Silver Travel Advisor has struck a deal to be the exclusive travel content provider for new over-50s station Boom Radio.

The mature travel information hub will create travel segments for the radio station, which is due to launch on February 14 aimed at the ‘Baby Boomer’ generation, born between 1946 and 1964.

A weekly Silver Travel Show is to broadcast on Sunday evenings and will cover issues driving the travel news as well as sharing stand-out travel experiences.

Silver Travel Advisor and Boom plan to work with a range of travel businesses which can showcase their product to the audience.

A travel-themed podcast each month, presented by Silver Travel’s creative director Jennie Carr (pictured), will focus on destinations best-suited to older travellers, mixing information and travellers’ tales with interviews with industry players.

Boom will initially be on DAB in London, Bristol, Birmingham and Glasgow and nationally online across the UK.

Debbie Marshall, Silver Travel Advisor founder and managing director, said: “The launch of Boom Radio is creating a great new opportunity to connect with the over-50s in a fresh and relevant way.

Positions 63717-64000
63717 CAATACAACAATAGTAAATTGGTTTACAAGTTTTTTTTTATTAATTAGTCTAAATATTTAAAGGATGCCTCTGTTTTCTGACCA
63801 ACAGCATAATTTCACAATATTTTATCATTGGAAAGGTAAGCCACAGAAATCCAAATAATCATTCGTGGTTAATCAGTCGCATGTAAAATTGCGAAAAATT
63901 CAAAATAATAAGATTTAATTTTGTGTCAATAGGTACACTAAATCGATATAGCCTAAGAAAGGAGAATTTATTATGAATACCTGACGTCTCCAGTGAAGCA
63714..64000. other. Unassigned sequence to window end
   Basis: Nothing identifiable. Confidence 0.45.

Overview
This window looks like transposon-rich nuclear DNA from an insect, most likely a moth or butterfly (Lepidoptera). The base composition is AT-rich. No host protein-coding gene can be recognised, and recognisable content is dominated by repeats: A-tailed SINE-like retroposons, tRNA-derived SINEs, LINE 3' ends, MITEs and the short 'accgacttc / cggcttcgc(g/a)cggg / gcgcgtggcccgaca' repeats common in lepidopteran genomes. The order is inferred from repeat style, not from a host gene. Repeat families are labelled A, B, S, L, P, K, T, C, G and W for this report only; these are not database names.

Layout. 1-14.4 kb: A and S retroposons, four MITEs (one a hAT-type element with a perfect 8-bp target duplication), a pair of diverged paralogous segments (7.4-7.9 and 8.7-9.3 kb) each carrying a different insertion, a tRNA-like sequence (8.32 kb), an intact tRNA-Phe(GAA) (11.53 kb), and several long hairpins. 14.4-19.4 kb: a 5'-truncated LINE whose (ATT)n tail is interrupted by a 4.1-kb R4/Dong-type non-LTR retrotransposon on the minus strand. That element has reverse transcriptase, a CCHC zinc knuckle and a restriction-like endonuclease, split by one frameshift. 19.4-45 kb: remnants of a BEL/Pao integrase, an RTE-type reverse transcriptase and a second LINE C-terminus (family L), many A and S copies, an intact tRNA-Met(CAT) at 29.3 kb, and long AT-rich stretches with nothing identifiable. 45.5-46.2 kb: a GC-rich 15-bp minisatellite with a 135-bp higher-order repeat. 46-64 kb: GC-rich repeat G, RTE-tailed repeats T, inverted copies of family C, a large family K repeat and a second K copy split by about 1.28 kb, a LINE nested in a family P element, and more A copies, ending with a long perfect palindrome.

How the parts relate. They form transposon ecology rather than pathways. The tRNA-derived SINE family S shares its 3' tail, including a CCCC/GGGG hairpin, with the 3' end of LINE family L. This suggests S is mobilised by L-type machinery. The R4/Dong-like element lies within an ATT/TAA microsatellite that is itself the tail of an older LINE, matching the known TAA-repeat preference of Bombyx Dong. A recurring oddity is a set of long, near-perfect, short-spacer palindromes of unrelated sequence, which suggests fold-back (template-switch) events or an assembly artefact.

“Silver Travel Advisor is delighted to be partnering with Boom Radio to bring travel news and views to people for whom travel is an essential part of their lives.  As the arrival of vaccines brings the return of holiday travel tantalisingly close, older people are raring to Get Back Out There and this new radio station will be a great way to keep the over 50s updated, informed and excited as travel opportunities open up”.

Phil Riley of Boom Radio added: “If 2020 has taught us anything, it’s that radio still has a vital role to play in connecting people. Our own research has found radio is still the most popular medium for the Boomer generation, yet the majority feel that the industry is geared more towards younger people. We see Boom Radio filling that gap, providing Boomers with a unique station geared solely at meeting their needs.

“We think Boomers are the last great unserved audience in commercial radio, and our research points to real market need for a full-service station serving up more than just an oldies’ juke-box.”